Authors: Kate Moretti
Table of Contents
Thought I Knew You
A Red Adept Publishing Book
Red Adept Publishing, LLC
2664 Timber Drive
Garner, NC 27529
Copyright © 2012 by Kate Moretti. All rights reserved.
Cover Design: Streetlight Graphics
This novel is a work of fiction. Names, characters, places, and incidents either are the product of the author’s imagination or are used fictitiously. Any resemblance to actual persons, living or dead, business establishments, events, or locales is entirely coincidental.
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For Chip, who takes care of everything and everyone while I tap away. How’d I get so lucky?
irst and foremost, without Chip,
I wouldn’t have had the time to write a letter, much less a novel. The man has rearranged his life for my new, all consuming “hobby” and his patience is astounding. Thanks in advance to my future grown children for not holding the hours of neglect during their young childhood against me. Thanks to my parents, Pat and Patti and my sister, Megan, for their understanding. Thanks to Becky Riddle for reading (and in some cases, re-reading) many drafts and letting me talk it through; to my various beta readers, most notably Elizabeth Buhmann for reading this manuscript in full almost as many times as I have and offering endless encouragement; to Clair Gibson for her very extensive edit to the rough draft; to my best girlfriends: BethAnn, Betsy, and Sharon for their feedback and just altogether being amazing fan club presidents; to Aunt Mary Jo, Uncle Jeff, and Molly, my biggest fans and personal publicists; to Elizabeth Vega Casey, grief counselor, for her advice and insight; to Authonomy for introducing me to a network of writers and without which I would not have found a home for my book; to my small, but reliable group of writer friends who have navigated these new waters with me (Melissa, Collin, Elizabeth, Ann, and Clair). Thanks to Michelle for challenging me to do better and Lynn for never letting me get away with anything—you both turned a rough manuscript into a book. Finally, thank you, Sarah DiCello, without whom I never would have finished it. You did it first and encouraged without competing. We’ll always have reindeer fur.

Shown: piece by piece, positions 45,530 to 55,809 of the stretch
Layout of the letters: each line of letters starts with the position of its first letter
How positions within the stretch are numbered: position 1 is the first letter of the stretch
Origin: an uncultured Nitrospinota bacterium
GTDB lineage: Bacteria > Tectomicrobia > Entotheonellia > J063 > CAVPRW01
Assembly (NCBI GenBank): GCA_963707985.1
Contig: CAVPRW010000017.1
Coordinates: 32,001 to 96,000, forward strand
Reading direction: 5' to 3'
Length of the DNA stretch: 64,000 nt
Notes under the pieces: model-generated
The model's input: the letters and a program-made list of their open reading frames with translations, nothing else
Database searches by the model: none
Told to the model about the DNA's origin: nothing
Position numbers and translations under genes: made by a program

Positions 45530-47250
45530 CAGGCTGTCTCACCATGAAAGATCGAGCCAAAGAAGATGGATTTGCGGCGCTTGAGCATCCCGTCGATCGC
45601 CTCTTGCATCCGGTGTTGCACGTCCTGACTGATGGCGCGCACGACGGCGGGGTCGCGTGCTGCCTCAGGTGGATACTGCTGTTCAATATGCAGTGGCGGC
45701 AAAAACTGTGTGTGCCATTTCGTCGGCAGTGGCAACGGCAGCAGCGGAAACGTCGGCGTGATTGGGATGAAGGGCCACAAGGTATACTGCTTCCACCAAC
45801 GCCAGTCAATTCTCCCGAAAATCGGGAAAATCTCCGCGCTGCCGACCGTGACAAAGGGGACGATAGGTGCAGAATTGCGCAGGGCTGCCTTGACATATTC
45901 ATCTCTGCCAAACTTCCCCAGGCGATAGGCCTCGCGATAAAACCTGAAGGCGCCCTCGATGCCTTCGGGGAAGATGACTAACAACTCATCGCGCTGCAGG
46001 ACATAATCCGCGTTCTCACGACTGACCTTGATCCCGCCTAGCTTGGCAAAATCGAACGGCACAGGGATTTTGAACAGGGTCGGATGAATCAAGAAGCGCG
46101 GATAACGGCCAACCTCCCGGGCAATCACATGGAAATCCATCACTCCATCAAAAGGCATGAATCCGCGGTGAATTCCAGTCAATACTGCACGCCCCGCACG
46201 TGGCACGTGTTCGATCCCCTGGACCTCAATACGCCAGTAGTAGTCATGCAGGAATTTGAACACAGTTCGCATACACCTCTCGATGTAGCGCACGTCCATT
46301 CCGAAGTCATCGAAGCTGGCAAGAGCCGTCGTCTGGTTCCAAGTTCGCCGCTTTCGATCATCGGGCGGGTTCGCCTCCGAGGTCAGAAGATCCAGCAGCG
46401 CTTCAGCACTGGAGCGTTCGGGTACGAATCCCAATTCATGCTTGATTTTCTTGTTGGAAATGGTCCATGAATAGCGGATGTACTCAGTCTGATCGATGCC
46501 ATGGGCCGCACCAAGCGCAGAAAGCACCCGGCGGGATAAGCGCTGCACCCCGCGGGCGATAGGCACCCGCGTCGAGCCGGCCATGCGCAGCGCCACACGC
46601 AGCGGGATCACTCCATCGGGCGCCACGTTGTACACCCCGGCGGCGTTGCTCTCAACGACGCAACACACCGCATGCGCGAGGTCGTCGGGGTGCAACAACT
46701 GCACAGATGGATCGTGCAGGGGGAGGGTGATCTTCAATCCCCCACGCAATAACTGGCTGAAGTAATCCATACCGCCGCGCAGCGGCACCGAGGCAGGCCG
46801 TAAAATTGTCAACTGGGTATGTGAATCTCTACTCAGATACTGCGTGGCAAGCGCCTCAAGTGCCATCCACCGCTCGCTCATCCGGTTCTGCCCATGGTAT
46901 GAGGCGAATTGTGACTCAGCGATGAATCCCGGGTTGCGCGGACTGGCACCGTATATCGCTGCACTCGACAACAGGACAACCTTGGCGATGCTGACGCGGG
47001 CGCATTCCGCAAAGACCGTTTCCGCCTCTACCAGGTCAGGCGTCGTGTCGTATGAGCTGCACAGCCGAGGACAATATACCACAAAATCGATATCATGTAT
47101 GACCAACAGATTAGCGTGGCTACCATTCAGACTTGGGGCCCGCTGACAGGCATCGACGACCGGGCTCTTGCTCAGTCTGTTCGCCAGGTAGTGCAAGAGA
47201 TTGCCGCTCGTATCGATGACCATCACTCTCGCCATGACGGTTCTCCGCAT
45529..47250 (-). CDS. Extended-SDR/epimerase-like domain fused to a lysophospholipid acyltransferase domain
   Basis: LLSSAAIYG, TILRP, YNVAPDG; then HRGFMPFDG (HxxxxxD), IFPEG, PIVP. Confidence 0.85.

reg and Cody disappeared on